A company culture in which employees freely work together, exchange ideas, and experiment to refine and optimise those ideas is as rare as it is valuable. In order to innovate effectively, businesses need to harness the creativity and problem solving skills of the employees. Unfortunately, most businesses tacitly suppress collaboration and innovation among their coworkers. This makes it much more difficult and costly to develop ideas, to compete with other businesses, and to grow.
In order to change this, it’s important to understand what drives collaborative innovation, and how to motivate employees to share ideas and to develop innovative solutions to problems. Fundamentally, this means providing employees with common interests to pursue, and building trust between employees, and between employees and business leaders.
Collaboration is essential to innovation
While popular media might lead us to think otherwise, innovative solutions today are rarely the work of any one individual. Major innovative entrepreneurs like Elon Musk or Steve Jobs became world-famous in part because of their deep technical knowledge and ability to innovate and develop their own products. Most businesses don’t work this way, though. Moreover, most industries have already been around long enough to develop effective best practices, and have little to gain from any individual’s expertise. At this point, they need complex solutions to complex problems.
Business owners who attempt to make themselves the driving force behind innovation in such an industry will normally find themselves frustrated, and may even keep valuable ideas of employees from being heard. This is problematic, because innovatively disrupting an industry usually requires introducing new perspectives and outside knowledge to challenge established norms. That means aggregating the diverse experience, knowledge, and perspectives of many different employees to come up with and refine new ideas.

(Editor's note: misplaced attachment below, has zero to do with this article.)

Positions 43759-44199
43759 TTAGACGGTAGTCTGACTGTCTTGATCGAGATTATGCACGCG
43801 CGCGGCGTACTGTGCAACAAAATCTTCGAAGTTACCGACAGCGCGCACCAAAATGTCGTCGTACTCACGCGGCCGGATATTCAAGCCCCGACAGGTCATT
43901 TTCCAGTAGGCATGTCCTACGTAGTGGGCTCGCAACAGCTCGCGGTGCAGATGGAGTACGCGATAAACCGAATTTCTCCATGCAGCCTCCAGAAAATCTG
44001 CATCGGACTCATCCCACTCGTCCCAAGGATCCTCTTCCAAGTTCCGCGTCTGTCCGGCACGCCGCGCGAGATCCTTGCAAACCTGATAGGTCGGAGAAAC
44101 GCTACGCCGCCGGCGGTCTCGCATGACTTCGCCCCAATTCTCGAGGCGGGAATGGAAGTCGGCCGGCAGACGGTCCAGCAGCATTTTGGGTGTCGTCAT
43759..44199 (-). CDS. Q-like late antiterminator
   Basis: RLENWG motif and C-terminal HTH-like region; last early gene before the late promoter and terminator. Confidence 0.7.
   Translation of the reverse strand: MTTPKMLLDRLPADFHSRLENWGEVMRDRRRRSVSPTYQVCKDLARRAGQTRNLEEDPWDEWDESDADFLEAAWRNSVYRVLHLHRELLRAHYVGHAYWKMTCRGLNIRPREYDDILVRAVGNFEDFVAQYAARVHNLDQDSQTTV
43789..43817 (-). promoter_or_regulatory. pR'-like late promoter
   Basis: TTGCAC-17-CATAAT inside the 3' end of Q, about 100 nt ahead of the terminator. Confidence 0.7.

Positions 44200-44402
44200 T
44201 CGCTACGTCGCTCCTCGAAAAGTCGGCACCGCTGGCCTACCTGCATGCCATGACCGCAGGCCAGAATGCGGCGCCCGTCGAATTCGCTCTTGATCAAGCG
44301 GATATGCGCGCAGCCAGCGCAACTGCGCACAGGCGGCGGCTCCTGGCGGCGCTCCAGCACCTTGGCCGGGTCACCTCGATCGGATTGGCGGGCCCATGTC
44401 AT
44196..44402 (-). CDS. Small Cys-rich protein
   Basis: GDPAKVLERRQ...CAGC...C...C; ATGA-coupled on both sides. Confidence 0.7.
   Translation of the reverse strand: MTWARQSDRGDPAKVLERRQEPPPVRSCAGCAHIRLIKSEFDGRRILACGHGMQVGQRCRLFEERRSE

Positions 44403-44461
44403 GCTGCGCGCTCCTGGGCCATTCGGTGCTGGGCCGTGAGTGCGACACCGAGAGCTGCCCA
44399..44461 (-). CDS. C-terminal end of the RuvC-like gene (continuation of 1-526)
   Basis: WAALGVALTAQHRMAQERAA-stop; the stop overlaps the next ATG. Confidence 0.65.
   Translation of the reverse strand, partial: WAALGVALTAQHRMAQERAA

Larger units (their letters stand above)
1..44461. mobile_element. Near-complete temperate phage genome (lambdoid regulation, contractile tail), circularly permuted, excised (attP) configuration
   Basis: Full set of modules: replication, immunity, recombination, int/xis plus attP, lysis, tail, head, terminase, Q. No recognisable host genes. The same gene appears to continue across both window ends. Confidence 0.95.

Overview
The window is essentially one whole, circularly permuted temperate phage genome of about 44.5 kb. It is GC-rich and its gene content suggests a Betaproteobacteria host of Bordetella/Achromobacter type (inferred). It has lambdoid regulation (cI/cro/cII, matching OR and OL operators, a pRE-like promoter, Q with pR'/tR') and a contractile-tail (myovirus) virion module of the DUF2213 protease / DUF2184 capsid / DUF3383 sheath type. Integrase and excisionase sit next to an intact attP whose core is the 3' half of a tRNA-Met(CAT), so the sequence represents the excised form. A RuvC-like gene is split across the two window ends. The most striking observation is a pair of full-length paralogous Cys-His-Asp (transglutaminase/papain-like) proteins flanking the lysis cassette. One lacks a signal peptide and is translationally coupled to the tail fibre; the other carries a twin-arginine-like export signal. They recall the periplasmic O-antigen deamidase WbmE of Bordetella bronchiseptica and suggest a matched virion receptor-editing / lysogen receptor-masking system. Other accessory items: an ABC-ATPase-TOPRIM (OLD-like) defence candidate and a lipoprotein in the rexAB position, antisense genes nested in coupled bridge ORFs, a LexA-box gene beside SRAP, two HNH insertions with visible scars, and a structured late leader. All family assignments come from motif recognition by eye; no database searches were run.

Mistrust prevents collaboration
Employees traditionally see their coworkers as rivals, and employers often encourage this view. Competitiveness is an excellent motivator when it comes to individual performance, but it can come at the expense of innovation. That’s because competitiveness usually also has an unintended side effect.
Employees who are competing directly for limited rewards, such as bonuses or promotions, can’t afford to be helpful to their coworkers. Sharing an idea, or giving someone else feedback on theirs, means risking their own success. As a result, employees are forced to attempt to perform as individuals, instead of pooling their resources and expertise to contribute to a greater collaborative effort.
Building trust to improve collaboration
In order for employees to collaborate effectively, they first need to trust one another and their employer. This means reducing their incentives to compete against one another individually, recognising and rewarding their contributions as a group, and ensuring that their innovative efforts are taken seriously by their leaders.
Develop a broader reward structure
While it doesn’t make sense to promote people in groups, everyone who contributes to an idea can be recognised or monetarily rewarded for it. For example, a business might challenge teams of employees to come up with improvements or innovative solutions to a problem. If a team’s solution is implemented, the entire team receives a bonus, rather than any one person. This preserves the motivating power of competition, while also strongly encouraging employees to work together to come up with an ideal solution.
Ensure that new ideas receive a fair hearing
Many businesses, particularly startups, rely on a few initial key innovations made by the business’ leaders. While innovative leadership is helpful, it’s important not to place too much value on ideas simply because of where they come from. In such an environment, employees who see problems may feel that their feedback is unwelcome, or that saying something could even be harmful to their career.
To head this off, leaders need to actively solicit feedback, original ideas, and critical observations of their existing procedures and products. Additionally, people and teams who discover inefficiencies or help to resolve them should be rewarded and recognised for their efforts. This helps to communicate priorities to employees. Specifically, it ensures that honesty, collaboration, and innovation are prioritised over more mundane office politics.
Innovative company cultures are built on a foundation of trust. Trust, however, is built on common interests and mutual understanding. By providing employees with common interests, business leaders can encourage employees to begin collaborating, and to build that all-important trust. It’s only at this point that business leaders and employees are able to freely share ideas, to provide honest and constructive feedback, and to finally realise their combined innovative potential.